According to a 2013 Project Tomorrow survey, 32 percent of districts had policies prohibiting the use of personal mobile devices by students. That same survey, though, showed that attitudes were shifting. In 2010, 25 percent of principals said they were likely to allow or already allowed students to use personal mobile devices in school; in 2013 the number was 51 percent.One year ago, Garland Independent School District banned cell phones and implemented a fine that students would have to pay in order to get their cell phones back. Given that in the span of two years the percent of schools that allowed mobile devices rose from 32% to 51%, Garland joined the 51% and started allowing mobile devices in schools. However, this decision did not come easily - the district had to answer the questions: "Would it adapt or continue to fight a losing battle?" and, "If you're ready to lift the ban on student devices on your campus, how do you do it and what will the consequences be?"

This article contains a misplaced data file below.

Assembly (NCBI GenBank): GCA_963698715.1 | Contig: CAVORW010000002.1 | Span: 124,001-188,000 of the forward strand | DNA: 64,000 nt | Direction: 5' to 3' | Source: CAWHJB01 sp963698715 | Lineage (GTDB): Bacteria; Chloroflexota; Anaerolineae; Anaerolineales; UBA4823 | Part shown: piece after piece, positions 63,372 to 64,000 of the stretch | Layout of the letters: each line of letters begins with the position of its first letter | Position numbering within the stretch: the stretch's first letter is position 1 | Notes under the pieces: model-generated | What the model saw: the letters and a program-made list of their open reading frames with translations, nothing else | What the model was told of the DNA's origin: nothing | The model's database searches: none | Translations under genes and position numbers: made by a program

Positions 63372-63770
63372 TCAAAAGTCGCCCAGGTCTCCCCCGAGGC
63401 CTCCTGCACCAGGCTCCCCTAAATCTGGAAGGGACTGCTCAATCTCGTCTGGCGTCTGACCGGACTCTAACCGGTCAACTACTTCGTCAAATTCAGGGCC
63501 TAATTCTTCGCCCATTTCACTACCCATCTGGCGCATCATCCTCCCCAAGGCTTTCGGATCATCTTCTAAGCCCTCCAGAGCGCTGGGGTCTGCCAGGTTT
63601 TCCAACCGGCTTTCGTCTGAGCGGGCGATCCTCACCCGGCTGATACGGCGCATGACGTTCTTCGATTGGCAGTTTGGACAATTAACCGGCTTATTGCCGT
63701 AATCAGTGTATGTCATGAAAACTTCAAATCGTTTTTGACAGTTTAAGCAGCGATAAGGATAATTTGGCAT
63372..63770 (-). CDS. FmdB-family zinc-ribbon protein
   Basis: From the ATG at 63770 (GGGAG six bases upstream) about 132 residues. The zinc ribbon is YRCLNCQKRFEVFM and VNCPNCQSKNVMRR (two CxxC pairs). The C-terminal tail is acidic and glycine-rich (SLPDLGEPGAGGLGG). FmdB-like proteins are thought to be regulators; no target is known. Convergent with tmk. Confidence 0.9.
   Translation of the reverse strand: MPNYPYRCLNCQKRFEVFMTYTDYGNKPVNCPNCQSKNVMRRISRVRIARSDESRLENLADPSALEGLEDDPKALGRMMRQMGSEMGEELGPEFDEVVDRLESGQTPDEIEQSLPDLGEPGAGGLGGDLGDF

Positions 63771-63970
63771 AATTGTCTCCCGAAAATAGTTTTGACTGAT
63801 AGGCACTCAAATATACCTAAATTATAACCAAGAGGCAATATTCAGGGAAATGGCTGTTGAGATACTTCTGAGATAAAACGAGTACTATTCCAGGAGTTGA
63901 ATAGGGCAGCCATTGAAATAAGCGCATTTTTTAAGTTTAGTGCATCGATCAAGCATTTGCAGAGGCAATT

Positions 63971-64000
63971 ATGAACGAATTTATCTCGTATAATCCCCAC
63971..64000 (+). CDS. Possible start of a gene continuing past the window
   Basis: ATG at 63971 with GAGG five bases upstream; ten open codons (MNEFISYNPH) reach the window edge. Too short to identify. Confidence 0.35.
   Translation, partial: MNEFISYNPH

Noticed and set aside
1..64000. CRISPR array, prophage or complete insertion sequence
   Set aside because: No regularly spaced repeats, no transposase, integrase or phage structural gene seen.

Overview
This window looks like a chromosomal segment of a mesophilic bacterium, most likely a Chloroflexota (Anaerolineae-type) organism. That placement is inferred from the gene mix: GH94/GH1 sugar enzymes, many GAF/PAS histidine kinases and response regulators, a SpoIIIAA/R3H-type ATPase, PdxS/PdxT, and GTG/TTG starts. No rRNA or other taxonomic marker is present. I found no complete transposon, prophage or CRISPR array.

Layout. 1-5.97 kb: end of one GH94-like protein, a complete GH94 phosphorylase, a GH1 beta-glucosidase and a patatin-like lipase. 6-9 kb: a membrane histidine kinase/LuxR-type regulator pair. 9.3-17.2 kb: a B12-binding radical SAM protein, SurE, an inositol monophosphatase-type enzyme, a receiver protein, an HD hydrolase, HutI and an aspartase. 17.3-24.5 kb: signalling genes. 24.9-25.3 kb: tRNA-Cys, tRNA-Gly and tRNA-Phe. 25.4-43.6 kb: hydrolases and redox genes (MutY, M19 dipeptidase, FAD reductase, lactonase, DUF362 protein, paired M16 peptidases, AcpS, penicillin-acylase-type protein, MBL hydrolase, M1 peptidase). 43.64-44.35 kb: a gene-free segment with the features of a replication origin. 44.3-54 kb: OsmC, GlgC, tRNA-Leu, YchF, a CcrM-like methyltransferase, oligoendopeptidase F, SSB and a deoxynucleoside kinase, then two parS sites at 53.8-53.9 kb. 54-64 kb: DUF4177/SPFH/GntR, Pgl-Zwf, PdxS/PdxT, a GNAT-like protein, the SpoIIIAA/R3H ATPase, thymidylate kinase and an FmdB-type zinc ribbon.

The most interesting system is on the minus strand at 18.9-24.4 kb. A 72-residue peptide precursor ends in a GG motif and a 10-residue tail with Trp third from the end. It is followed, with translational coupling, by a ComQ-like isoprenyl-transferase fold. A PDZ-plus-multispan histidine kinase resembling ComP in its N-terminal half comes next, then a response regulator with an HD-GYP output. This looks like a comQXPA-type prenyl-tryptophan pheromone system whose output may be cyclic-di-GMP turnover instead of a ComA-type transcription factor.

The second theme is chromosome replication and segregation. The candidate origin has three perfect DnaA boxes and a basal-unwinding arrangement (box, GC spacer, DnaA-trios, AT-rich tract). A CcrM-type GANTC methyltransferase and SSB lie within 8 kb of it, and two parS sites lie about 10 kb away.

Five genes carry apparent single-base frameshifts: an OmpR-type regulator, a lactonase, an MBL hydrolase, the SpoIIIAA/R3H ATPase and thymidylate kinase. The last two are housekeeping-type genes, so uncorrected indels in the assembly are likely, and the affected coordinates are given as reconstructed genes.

To learn how Garland Independent School District and other school districts answered these questions, check out The Journal's article, "Are Cell Phone Bans Worth the Trouble?" You can also view past Speak Up data on our website.
Furthermore, Project Tomorrow's 5th Annual Youth Leadership Summit is THIS Saturday! All students in Orange County, CA are invited to attend the summit and learn about different careers in STEM. This free half-day event includes a student presentation, panel discussions from industry leaders and a diverse group of engineers, tabletop exhibits to introduce students to local opportunities and college programs, and breakout sessions led by business and education leaders throughout the region. Opportunities like these are just what students need to get exposure to these types of careers! Click here to learn more about the Youth Leadership Summit.